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UFC 193: Rousey vs. Holm - Idiot's Guide Preview to Robert Whittaker vs Uriah Hall

The three things you need to know about how to get the popcorn ready for a solid middleweight prospect battle for UFC 193 in Australia.

Joshua Lindsey-USA TODAY Sports

A fun middleweight matchup helps set the tone this November 15, 2015 at the Etihad Stadium in Melbourne, Australia.

The Match Up

Middleweight Robert Whittaker 14-4 vs. Uriah Hall 12-5

The Odds

Middleweight Robert Whittaker +120 vs. Uriah Hall -140

3 Things You Should Know

1. The 24 year old Whittaker is better than your above average Aussie, and finally coming into his own.

There's very little science involved when it comes to prospect development other than that 24 years of age is a pretty good sweet spot for learning new tricks, and integrating those tricks into existing muscle memory.

Whittaker hasn't experienced some sort of dramatic shift in his game, but subtle improvements have made for dramatic results. Brad Tavares was a big win for Whittaker, but this matchup will tell us a lot about just how dramatically he's improved in the areas we know he's good at.

2. Hall is finally making good on his TUF promise. If he gets better, so will Joe Rogan's reactions.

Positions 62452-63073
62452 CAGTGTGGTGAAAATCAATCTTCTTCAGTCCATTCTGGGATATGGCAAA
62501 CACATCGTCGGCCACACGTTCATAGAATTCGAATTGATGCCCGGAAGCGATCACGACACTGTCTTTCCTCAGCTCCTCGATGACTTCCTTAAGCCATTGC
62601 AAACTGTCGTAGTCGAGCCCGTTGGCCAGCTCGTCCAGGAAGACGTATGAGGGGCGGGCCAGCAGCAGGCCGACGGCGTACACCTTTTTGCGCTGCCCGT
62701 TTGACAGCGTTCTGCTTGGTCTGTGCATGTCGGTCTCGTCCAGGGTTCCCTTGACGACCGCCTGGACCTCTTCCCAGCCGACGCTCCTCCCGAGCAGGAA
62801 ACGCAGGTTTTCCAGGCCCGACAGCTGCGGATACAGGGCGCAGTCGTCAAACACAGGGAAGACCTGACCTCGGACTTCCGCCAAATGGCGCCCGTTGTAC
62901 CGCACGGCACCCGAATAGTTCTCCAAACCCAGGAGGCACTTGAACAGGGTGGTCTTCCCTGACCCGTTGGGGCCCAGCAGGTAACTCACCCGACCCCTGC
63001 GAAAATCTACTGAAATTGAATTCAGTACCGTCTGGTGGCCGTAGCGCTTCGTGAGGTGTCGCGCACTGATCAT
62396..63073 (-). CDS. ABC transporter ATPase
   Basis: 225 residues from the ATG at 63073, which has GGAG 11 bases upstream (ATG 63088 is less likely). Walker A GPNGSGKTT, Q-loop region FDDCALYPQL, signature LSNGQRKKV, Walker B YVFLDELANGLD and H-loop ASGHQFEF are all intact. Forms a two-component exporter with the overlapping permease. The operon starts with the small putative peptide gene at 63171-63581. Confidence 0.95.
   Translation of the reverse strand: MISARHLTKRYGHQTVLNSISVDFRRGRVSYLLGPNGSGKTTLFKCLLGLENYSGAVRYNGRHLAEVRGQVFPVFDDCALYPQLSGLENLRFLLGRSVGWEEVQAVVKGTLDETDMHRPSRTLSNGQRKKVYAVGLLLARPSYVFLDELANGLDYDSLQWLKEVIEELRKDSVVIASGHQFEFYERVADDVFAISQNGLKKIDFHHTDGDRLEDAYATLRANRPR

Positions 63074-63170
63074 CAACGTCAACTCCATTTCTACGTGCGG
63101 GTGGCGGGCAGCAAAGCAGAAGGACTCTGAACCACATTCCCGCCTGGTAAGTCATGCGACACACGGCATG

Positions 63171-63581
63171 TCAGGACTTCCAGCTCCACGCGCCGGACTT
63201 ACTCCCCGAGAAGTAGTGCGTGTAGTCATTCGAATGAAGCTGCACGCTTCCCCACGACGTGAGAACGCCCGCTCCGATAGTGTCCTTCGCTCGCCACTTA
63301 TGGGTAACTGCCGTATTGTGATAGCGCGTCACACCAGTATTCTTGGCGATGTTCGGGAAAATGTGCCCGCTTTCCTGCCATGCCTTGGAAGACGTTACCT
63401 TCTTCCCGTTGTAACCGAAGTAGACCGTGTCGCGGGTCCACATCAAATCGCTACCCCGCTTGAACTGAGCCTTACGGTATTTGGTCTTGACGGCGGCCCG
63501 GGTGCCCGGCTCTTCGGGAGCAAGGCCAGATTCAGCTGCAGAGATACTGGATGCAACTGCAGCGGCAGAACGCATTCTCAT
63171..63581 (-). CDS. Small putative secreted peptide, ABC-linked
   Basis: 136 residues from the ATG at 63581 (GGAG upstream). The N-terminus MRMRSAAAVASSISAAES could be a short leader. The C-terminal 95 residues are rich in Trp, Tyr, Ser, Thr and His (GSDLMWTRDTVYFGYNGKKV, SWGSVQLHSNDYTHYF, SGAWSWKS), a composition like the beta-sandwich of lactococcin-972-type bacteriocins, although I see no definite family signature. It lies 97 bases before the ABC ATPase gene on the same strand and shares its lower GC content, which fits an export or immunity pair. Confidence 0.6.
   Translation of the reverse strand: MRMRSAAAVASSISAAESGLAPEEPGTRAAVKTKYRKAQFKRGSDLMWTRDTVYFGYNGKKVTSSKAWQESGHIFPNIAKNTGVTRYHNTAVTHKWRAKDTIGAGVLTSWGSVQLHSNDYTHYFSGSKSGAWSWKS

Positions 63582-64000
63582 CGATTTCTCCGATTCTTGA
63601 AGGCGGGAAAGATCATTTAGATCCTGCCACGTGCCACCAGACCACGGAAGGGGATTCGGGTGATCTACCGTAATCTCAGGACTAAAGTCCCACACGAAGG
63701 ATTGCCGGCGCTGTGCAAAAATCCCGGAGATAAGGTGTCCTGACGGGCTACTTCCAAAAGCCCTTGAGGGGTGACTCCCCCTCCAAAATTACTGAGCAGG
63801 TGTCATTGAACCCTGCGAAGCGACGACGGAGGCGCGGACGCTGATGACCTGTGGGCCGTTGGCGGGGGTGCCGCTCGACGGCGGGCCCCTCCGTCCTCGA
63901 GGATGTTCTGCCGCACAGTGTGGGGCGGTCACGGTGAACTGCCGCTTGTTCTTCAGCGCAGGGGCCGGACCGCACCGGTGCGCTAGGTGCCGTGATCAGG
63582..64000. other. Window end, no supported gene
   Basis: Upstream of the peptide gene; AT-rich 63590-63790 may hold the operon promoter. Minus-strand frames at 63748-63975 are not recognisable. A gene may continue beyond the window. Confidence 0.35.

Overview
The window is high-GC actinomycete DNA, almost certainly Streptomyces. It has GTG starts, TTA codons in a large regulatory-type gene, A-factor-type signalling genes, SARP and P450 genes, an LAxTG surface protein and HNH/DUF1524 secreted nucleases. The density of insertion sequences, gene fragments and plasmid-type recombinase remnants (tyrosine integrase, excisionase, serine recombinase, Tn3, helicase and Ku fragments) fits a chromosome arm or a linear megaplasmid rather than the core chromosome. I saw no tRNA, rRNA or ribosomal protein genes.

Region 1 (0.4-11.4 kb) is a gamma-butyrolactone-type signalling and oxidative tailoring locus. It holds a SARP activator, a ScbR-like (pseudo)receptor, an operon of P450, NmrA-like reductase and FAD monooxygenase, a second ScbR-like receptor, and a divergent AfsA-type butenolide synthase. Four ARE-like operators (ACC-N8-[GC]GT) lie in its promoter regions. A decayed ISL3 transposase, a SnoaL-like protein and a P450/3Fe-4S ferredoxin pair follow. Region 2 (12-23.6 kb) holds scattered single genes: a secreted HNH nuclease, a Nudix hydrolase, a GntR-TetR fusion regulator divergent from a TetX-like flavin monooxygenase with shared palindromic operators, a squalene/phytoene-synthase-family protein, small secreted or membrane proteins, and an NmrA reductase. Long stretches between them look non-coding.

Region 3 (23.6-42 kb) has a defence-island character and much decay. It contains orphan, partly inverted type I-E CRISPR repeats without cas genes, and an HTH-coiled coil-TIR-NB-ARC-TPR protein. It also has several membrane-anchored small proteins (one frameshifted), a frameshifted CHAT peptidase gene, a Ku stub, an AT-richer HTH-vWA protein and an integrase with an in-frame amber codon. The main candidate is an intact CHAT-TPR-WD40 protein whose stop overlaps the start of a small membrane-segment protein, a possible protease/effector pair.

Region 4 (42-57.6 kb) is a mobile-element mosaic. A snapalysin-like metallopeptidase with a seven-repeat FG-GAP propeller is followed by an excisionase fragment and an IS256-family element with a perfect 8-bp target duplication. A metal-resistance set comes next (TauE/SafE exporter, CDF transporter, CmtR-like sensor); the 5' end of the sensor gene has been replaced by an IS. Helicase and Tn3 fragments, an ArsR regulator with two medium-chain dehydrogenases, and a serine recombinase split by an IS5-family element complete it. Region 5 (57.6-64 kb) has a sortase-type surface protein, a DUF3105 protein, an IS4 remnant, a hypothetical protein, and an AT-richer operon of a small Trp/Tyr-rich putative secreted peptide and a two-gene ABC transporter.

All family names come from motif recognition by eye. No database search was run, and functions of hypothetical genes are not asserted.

I could probably tolerate Goldberg if all of his exclamations were perfectly synchronized with Rogan the way Brendan Schaub is in this video.

The Mousasi TKO was obviously a big deal for Hall, who has struggled to put his premium talent on display against premium opposition. The real challenge for Hall is proving that he's the guy who beat Mousasi rather than the guy who lost to body model Rafael Natal. Or if he's somewhere in between.

3. This won't necessarily be an action fight, but it'll deliver.

Whittaker's real talent is his ability to set up his money punch (the left hook) without relying on it. He does a great job of throwing combinations and using his jab to establish the other facets of his game. He's pretty stout in the grappling department, which should also prove to be a factor if he can get Hall on the ground like Mousasi did.

Hall is still a liability here. But it's not a dramatic defect; his takedown defense is good, but I'd argue that much of it relies on the base he keeps when threatening with strikes. He's patient, to a fault, and loves to counter. This means opponents have to work to close the distance rather than just capitalize on a predictable strike. Hall has a strong, puncturing jab, and his arsenal of spinning attacks (be it with kicks or punches) are well documented.

These guys aren't just gonna slug it out. Despite Whittaker's output, Hall's power should keep him from being too adventurous or urgent. Which means plan B will be the narrative of the night. As good as the Mousasi win was, it wasn't a sign of Hall's progression so much as it was a sign of Hall's capability in intervals. We already knew Hall could do that. The question is whether or not he can do that with consistency.


As I said. Whittaker will likely start out aggressive, and then move into the clinch, looking for takedowns; think a more measured approach á la Gilbert Melendez vs. Anthony Pettis. Hall will get his looks, but not enough to keep from being frustrated by the time the clock hits zero. Robert Whittaker by Decision.